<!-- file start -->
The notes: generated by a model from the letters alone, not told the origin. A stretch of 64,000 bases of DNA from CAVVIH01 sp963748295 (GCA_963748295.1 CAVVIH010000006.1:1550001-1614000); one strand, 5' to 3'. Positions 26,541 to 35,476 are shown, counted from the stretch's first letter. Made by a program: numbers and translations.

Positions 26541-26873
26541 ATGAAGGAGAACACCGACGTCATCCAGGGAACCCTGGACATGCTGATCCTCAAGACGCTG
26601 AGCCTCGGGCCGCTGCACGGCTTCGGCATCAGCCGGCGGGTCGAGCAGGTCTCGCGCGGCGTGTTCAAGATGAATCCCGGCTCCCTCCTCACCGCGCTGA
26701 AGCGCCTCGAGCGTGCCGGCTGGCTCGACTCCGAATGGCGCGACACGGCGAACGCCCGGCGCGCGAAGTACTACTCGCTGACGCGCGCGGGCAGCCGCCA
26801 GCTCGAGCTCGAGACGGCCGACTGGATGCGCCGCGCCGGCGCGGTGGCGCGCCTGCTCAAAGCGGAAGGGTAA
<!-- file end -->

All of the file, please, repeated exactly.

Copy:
The notes: generated by a model from the letters alone, not told the origin. A stretch of 64,000 bases of DNA from CAVVIH01 sp963748295 (GCA_963748295.1 CAVVIH010000006.1:1550001-1614000); one strand, 5' to 3'. Positions 26,541 to 35,476 are shown, counted from the stretch's first letter. Made by a program: numbers and translations.

Positions 26541-26873
26541 ATGAAGGAGAACACCGACGTCATCCAGGGAACCCTGGACATGCTGATCCTCAAGACGCTG
26601 AGCCTCGGGCCGCTGCACGGCTTCGGCATCAGCCGGCGGGTCGAGCAGGTCTCGCGCGGCGTGTTCAAGATGAATCCCGGCTCCCTCCTCACCGCGCTGA
26701 AGCGCCTCGAGCGTGCCGGCTGGCTCGACTCCGAATGGCGCGACACGGCGAACGCCCGGCGCGCGAAGTACTACTCGCTGACGCGCGCGGGCAGCCGCCA
26801 GCTCGAGCTCGAGACGGCCGACTGGATGCGCCGCGCCGGCGCGGTGGCGCGCCTGCTCAAAGCGGAAGGGTAA